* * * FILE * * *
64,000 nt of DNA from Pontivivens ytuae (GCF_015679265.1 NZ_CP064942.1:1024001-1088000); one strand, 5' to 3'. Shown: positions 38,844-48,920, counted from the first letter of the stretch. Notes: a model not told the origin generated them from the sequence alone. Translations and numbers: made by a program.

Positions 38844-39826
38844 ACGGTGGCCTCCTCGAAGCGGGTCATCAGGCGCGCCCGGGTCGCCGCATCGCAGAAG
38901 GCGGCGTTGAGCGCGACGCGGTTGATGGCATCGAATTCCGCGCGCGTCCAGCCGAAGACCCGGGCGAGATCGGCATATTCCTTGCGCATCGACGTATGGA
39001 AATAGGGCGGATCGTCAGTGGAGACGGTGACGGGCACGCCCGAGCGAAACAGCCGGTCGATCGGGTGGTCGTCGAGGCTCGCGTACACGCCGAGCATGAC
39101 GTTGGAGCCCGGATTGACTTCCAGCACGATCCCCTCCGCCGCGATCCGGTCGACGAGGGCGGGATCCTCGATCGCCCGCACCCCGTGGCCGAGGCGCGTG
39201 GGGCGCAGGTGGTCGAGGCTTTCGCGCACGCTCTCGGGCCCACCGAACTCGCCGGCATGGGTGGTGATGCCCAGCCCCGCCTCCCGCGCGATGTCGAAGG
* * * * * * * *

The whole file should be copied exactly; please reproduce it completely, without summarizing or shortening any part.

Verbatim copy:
64,000 nt of DNA from Pontivivens ytuae (GCF_015679265.1 NZ_CP064942.1:1024001-1088000); one strand, 5' to 3'. Shown: positions 38,844-48,920, counted from the first letter of the stretch. Notes: a model not told the origin generated them from the sequence alone. Translations and numbers: made by a program.

Positions 38844-39826
38844 ACGGTGGCCTCCTCGAAGCGGGTCATCAGGCGCGCCCGGGTCGCCGCATCGCAGAAG
38901 GCGGCGTTGAGCGCGACGCGGTTGATGGCATCGAATTCCGCGCGCGTCCAGCCGAAGACCCGGGCGAGATCGGCATATTCCTTGCGCATCGACGTATGGA
39001 AATAGGGCGGATCGTCAGTGGAGACGGTGACGGGCACGCCCGAGCGAAACAGCCGGTCGATCGGGTGGTCGTCGAGGCTCGCGTACACGCCGAGCATGAC
39101 GTTGGAGCCCGGATTGACTTCCAGCACGATCCCCTCCGCCGCGATCCGGTCGACGAGGGCGGGATCCTCGATCGCCCGCACCCCGTGGCCGAGGCGCGTG
39201 GGGCGCAGGTGGTCGAGGCTTTCGCGCACGCTCTCGGGCCCACCGAACTCGCCGGCATGGGTGGTGATGCCCAGCCCCGCCTCCCGCGCGATGTCGAAGG